Vegetables have their turn in the spotlight on top city menus.
Cauliflower steak a la plancha with grilled garlic scapes, baby peas, spring herbs, and romesco sauce from Cafe Clover.
“More chefs are paying attention to vegetables and transforming them from the eternal wallflowers at the party to the shining star doing the hustle in the middle of the dance floor,” says Amanda Cohen, chef and owner of the influential Dirt Candy, an award-winning vegetable restaurant on the Lower East Side. Her reasoning? She and other chefs see how New York diners, even those who are not vegan or vegetarian, are more mindful of healthy and sustainable eating practices, and increasingly attuned to the tenets of Mediterranean, Ornish, and Flexitarian diets, in which veggies play a key role. Gotham recently took a survey of vegetable dishes not to miss this spring.
The Dish: Curd with garden peas and mint. What to Know: At Eleven Madison Park, where 70 percent of the menu items are vegetable-based, famed chef Daniel Humm raises them to four-star status, creating such memorable dishes as a luscious carrot tartare and butternut squash cannoli. Humm particularly likes to focus on a single vegetable and find new ways to bring out its tastes and textures. “There are more layers of flavors, more nuances in a single green pea than is possible to ever imagine,” he says of his latest vegetable dish, which takes a classic spring pea and mint combo and updates it with the curd pairing. 11 Madison Ave., 212-889-0905
The Dish: Red quinoa and asparagus spears with charred spring onions, candied walnuts, shaved radishes, snap peas, and dried strawberries in a dill vinaigrette. What to Know: “I like to create vegetable entrées that can stand alone if a fish or meat entrée is completely removed,” says chef Ryan Schmidtberger, who has recently overhauled the Bacchanal menu. For the quinoa and asparagus dish, he uses an Alto-Shaam Combi oven (“that costs as much as a car”) to dry vegetables at low temperatures for extra flavor. 146 Bowery, 646-355-1840
Whole crispy hen of the woods mushroom, Cloumage, and herbs from Upland.
The Dish: Whole crispy hen of the woods mushroom and maitake mushroom with Espelette pepper, cheese mix, Cloumage, lemon, sliced chives, smoked salt, and ground pepper. What to Know: “This dish is an example of how chefs are becoming more inventive with vegetables by contrasting textures,” says chef Justin Smillie, who also experiments with different cooking techniques to evolve a vegetable’s flavor. “We shallow-fry the mushroom petals to become crispy but steam the stems, which results in a creamy, contrasting texture.” To texturize the beets, he slow-cooks them in a vinegar and water bath at 180 degrees. 345 Park Ave. South, 212-686-1006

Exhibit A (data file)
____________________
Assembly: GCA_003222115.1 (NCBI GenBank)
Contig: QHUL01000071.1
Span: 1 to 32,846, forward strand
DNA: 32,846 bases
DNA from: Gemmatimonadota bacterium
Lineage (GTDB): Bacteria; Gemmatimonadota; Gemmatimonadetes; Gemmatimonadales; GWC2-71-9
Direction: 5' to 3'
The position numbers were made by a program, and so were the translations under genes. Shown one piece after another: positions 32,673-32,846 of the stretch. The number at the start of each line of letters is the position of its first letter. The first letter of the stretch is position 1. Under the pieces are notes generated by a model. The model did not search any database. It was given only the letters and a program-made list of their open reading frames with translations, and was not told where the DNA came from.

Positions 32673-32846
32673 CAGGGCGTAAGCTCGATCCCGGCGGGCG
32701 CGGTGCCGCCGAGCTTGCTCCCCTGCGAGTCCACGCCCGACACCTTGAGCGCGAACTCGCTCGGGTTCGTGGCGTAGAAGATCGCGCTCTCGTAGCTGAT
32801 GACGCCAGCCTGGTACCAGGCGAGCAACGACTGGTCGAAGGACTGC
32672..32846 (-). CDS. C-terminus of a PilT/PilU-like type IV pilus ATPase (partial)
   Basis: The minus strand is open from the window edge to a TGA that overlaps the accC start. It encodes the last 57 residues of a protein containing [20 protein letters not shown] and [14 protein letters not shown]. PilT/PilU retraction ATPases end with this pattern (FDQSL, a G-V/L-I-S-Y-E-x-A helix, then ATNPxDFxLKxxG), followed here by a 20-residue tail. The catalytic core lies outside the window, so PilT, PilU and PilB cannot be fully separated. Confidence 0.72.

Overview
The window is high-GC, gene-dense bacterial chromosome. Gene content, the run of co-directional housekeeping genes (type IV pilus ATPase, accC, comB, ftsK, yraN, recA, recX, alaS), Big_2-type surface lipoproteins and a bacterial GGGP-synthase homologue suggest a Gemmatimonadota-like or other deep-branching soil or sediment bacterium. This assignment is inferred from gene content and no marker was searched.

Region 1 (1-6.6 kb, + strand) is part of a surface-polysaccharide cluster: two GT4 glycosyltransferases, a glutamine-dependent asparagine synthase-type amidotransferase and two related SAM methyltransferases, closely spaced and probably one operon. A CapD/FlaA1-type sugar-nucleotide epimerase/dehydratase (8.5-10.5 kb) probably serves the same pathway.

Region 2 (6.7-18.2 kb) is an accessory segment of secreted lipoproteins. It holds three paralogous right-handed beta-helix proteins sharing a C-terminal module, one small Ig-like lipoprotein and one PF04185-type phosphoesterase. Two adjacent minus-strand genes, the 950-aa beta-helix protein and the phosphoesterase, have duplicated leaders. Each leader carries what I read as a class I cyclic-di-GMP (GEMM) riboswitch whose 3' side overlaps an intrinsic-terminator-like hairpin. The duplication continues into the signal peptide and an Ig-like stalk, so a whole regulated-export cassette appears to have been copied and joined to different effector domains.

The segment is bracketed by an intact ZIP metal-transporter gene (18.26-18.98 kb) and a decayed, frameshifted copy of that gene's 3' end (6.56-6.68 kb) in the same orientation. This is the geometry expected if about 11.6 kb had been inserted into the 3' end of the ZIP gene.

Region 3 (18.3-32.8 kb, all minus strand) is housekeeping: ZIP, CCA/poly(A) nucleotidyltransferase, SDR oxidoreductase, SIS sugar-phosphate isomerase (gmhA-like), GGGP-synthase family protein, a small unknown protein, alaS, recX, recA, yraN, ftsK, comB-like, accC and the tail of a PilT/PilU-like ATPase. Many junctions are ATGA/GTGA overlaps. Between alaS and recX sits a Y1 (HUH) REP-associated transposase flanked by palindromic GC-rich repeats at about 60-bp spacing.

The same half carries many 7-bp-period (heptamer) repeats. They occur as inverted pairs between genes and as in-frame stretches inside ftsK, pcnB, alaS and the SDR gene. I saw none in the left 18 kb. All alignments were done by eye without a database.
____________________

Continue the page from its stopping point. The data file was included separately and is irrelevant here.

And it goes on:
The Dish: Cauliflower steak a la plancha with grilled garlic scapes, baby peas, spring herbs, and romesco sauce. What to Know: Chef David Standridge utilizes the romesco sauce as a culinary passepartout “because the classic nut and red pepper-based sauce is easy to change up with seasonal ingredients.” In spring, he likes to incorporate fresh peas “for sweet variation.” 10 Downing St., 212-675- 4350
The Dish: Mint and tarragon fettuccine with yogurt saffron sauce and zucchini relish. What to Know: “Spiralizing zucchini and adding it [atop] the pasta noodles is a trick I learned from my time in the raw food world,” says Michelin-starred chef Amanda Cohen. “It adds a surprising bite to the pasta. And that’s what you always want to do with vegetables, surprise people.” She also likes to use yogurt sauces for pastas because it “makes them creamy but light.” 86 Allen St., 212-228-7732